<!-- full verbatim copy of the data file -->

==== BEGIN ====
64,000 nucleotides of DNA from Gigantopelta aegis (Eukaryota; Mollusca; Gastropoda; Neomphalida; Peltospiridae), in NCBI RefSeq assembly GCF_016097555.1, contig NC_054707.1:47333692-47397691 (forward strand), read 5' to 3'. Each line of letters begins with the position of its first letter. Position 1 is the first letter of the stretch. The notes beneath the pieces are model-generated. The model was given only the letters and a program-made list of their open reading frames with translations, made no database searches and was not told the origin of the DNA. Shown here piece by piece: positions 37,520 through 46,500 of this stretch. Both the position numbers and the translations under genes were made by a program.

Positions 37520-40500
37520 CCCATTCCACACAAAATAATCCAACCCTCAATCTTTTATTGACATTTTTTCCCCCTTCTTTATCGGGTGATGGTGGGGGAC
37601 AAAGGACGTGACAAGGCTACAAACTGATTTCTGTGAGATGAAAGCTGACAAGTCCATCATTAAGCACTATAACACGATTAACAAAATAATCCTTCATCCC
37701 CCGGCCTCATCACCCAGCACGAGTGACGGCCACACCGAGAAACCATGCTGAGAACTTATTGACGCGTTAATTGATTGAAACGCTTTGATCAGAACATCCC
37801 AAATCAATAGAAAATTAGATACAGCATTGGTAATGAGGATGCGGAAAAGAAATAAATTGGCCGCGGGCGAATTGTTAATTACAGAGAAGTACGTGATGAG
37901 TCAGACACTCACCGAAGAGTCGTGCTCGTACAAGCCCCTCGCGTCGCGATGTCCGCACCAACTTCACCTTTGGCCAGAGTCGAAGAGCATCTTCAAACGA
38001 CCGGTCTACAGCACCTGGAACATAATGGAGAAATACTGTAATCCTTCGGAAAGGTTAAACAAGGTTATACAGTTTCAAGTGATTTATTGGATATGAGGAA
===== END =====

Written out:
64,000 nucleotides of DNA from Gigantopelta aegis (Eukaryota; Mollusca; Gastropoda; Neomphalida; Peltospiridae), in NCBI RefSeq assembly GCF_016097555.1, contig NC_054707.1:47333692-47397691 (forward strand), read 5' to 3'. Each line of letters begins with the position of its first letter. Position 1 is the first letter of the stretch. The notes beneath the pieces are model-generated. The model was given only the letters and a program-made list of their open reading frames with translations, made no database searches and was not told the origin of the DNA. Shown here piece by piece: positions 37,520 through 46,500 of this stretch. Both the position numbers and the translations under genes were made by a program.

Positions 37520-40500
37520 CCCATTCCACACAAAATAATCCAACCCTCAATCTTTTATTGACATTTTTTCCCCCTTCTTTATCGGGTGATGGTGGGGGAC
37601 AAAGGACGTGACAAGGCTACAAACTGATTTCTGTGAGATGAAAGCTGACAAGTCCATCATTAAGCACTATAACACGATTAACAAAATAATCCTTCATCCC
37701 CCGGCCTCATCACCCAGCACGAGTGACGGCCACACCGAGAAACCATGCTGAGAACTTATTGACGCGTTAATTGATTGAAACGCTTTGATCAGAACATCCC
37801 AAATCAATAGAAAATTAGATACAGCATTGGTAATGAGGATGCGGAAAAGAAATAAATTGGCCGCGGGCGAATTGTTAATTACAGAGAAGTACGTGATGAG
37901 TCAGACACTCACCGAAGAGTCGTGCTCGTACAAGCCCCTCGCGTCGCGATGTCCGCACCAACTTCACCTTTGGCCAGAGTCGAAGAGCATCTTCAAACGA
38001 CCGGTCTACAGCACCTGGAACATAATGGAGAAATACTGTAATCCTTCGGAAAGGTTAAACAAGGTTATACAGTTTCAAGTGATTTATTGGATATGAGGAA